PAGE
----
Facebook Pixel

Anti-Aging Process Successful in Mice

Rate This

A research team at Harvard Medical School believes they have discovered the holy grail of anti-aging by successfully reversing the aging process in mice.

In our never-ending quest to fight the aging process, scientists at Harvard have reported a fascinating discovery in reversing this process in mice, which could eventually lead to discoveries in how to combat degeneration in humans.

Telomerase is an enzyme that creates the DNA repeat sequence on the end of chromosomes. Scientists have been aware for awhile about this enzyme but this is the first time there has been a successful experiment on a mammal.

As we age naturally, our levels of telomerase decrease. This is associated with tissue degeneration and a decline in brain function.

The Harvard scientists managed to genetically create mice with a controllable telomerane switch. This switch enabled the researchers to discover if they could turn on the telomerane switch in the mice and reverse the signs of degeneration.

In an amazing outcome it was discovered that they were able to reverse aging in the mice, including brain disease and infertility.

The mice experienced biological changes with new brain growth and testes, improved fertility and a return of lost cognitive function. The mice’s cells returned to a healthy state. Their dormant sperm cells returned, in turn producing larger litters.

The mice used in the experiment were sick but they were able to reverse their degeneration allowing the sick mice to live as long as the healthy mice used in the control.

Although this isn’t directly useful to humans, it could be a breakthrough to help combat degenerative diseases like Alzheimer’s. These findings could also help future treatments for rare genetic premature aging diseases.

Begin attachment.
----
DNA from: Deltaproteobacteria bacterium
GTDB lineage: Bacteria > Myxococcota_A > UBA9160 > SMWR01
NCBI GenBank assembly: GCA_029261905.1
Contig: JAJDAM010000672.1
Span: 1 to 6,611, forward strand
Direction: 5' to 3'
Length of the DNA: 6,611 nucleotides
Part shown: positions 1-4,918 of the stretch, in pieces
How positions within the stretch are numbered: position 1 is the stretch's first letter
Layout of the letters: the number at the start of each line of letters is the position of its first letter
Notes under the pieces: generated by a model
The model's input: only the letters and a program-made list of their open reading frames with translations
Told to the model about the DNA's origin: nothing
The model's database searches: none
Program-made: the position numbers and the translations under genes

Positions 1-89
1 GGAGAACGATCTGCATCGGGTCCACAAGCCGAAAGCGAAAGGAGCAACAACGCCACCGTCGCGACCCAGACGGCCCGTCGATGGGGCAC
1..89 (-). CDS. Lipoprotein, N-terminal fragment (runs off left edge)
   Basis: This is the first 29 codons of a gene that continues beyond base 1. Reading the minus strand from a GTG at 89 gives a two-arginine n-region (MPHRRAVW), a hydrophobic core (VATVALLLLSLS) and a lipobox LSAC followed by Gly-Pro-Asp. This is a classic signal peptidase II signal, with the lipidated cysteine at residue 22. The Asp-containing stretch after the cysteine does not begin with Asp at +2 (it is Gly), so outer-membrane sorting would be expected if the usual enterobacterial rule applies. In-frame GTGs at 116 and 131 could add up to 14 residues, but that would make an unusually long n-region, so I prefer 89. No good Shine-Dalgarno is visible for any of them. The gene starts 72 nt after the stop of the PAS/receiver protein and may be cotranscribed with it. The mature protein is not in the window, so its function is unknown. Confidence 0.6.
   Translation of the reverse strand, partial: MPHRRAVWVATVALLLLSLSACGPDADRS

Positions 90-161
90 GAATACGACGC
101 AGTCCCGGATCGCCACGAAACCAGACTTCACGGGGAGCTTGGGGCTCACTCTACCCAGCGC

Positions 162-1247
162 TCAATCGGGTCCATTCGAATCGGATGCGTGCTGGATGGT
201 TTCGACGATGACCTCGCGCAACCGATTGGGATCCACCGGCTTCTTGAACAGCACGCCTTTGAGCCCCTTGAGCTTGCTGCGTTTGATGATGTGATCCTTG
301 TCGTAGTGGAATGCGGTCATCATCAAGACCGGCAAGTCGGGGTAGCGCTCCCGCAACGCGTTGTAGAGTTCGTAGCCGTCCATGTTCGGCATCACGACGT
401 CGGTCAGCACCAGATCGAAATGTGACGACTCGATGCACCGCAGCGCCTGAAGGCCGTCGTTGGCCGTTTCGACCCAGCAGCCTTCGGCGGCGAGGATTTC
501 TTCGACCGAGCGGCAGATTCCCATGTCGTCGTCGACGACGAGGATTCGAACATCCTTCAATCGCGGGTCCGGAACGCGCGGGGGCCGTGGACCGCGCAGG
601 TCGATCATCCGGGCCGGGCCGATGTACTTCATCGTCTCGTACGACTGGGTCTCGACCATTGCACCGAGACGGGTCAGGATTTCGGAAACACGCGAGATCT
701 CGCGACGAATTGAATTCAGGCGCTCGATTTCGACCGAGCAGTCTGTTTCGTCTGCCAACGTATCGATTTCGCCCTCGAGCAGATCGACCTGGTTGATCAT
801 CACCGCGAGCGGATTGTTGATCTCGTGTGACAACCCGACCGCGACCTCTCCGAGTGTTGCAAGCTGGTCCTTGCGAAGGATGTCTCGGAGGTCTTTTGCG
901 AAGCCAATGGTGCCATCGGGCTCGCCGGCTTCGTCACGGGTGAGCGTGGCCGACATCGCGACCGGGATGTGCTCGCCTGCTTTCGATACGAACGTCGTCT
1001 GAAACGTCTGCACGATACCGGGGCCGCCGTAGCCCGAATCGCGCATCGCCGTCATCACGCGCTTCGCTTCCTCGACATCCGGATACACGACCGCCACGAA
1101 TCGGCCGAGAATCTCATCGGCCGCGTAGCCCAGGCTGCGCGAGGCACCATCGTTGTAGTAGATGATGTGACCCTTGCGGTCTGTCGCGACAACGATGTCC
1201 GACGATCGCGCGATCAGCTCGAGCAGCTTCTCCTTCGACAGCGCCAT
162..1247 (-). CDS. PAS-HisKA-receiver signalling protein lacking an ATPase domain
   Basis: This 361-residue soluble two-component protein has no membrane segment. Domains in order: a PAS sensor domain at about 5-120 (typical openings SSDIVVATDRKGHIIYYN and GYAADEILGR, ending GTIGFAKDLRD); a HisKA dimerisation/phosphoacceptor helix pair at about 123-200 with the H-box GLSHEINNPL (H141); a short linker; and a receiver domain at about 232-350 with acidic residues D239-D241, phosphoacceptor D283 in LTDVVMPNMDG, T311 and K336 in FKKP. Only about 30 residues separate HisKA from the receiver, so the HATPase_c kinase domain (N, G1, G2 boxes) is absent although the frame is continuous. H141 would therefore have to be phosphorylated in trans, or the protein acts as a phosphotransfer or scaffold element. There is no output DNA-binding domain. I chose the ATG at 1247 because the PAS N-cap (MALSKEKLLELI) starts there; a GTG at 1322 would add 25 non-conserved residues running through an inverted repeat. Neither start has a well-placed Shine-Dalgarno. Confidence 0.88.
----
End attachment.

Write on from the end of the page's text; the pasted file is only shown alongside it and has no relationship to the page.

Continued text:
“Whether this would impact on normal aging is a more difficult question,” said Ronald A DePinho, a Harvard Medical School professor of genetics, senior author of the research paper, which appeared in the online version of the journal Nature, and director of Dana-Farber’s Belfer Institute for Applied Cancer Science.

Add a Comment2 Comments

EmpowHER Guest

Have any of you tried DermCorrect?

December 6, 2010 - 10:57am
EmpowHER Guest

I am encouraged by the study of telomerase as it relates to aging. While the aging process is very complex problem to solve, it should be possible to achieve some degree of life extension for humans within the next few decades. My site: future-of-anti-aging.com strives to address the various breakthrough fields of technology that will radically improve our lives in the not too distant future. There are a number of great scientists working in the fields of biotechnology, nanotechnology, A.I., and robotics that will have a direct impact on how mankind deals with global issues as well as contributing to the health and longevity of the human race. The future could indeed be a fascinating one. I remain optimistic and hopeful.

December 5, 2010 - 3:41pm
Enter the characters shown in the image.
By submitting this form, you agree to EmpowHER's terms of service and privacy policy
Add a Comment

We value and respect our HERWriters' experiences, but everyone is different. Many of our writers are speaking from personal experience, and what's worked for them may not work for you. Their articles are not a substitute for medical advice, although we hope you can gain knowledge from their insight.


Get Email Updates

Health Newsletter

Receive the latest and greatest in women's health and wellness from EmpowHER - for free!